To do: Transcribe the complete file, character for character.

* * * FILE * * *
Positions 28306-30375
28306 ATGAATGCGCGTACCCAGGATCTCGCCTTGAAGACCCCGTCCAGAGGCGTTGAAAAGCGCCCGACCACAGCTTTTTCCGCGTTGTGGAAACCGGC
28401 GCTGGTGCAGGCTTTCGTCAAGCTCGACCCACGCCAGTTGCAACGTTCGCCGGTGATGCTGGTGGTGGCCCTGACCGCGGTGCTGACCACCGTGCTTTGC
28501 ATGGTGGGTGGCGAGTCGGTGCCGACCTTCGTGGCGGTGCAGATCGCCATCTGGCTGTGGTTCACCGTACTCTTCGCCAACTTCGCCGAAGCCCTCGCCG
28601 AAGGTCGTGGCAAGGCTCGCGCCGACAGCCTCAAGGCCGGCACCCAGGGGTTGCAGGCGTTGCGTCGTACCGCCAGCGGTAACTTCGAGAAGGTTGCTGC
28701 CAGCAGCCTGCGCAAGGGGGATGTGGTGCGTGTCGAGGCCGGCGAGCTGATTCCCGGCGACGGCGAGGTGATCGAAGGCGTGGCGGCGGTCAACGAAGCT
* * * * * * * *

Positions 28306-30375
28306 ATGAATGCGCGTACCCAGGATCTCGCCTTGAAGACCCCGTCCAGAGGCGTTGAAAAGCGCCCGACCACAGCTTTTTCCGCGTTGTGGAAACCGGC
28401 GCTGGTGCAGGCTTTCGTCAAGCTCGACCCACGCCAGTTGCAACGTTCGCCGGTGATGCTGGTGGTGGCCCTGACCGCGGTGCTGACCACCGTGCTTTGC
28501 ATGGTGGGTGGCGAGTCGGTGCCGACCTTCGTGGCGGTGCAGATCGCCATCTGGCTGTGGTTCACCGTACTCTTCGCCAACTTCGCCGAAGCCCTCGCCG
28601 AAGGTCGTGGCAAGGCTCGCGCCGACAGCCTCAAGGCCGGCACCCAGGGGTTGCAGGCGTTGCGTCGTACCGCCAGCGGTAACTTCGAGAAGGTTGCTGC
28701 CAGCAGCCTGCGCAAGGGGGATGTGGTGCGTGTCGAGGCCGGCGAGCTGATTCCCGGCGACGGCGAGGTGATCGAAGGCGTGGCGGCGGTCAACGAAGCT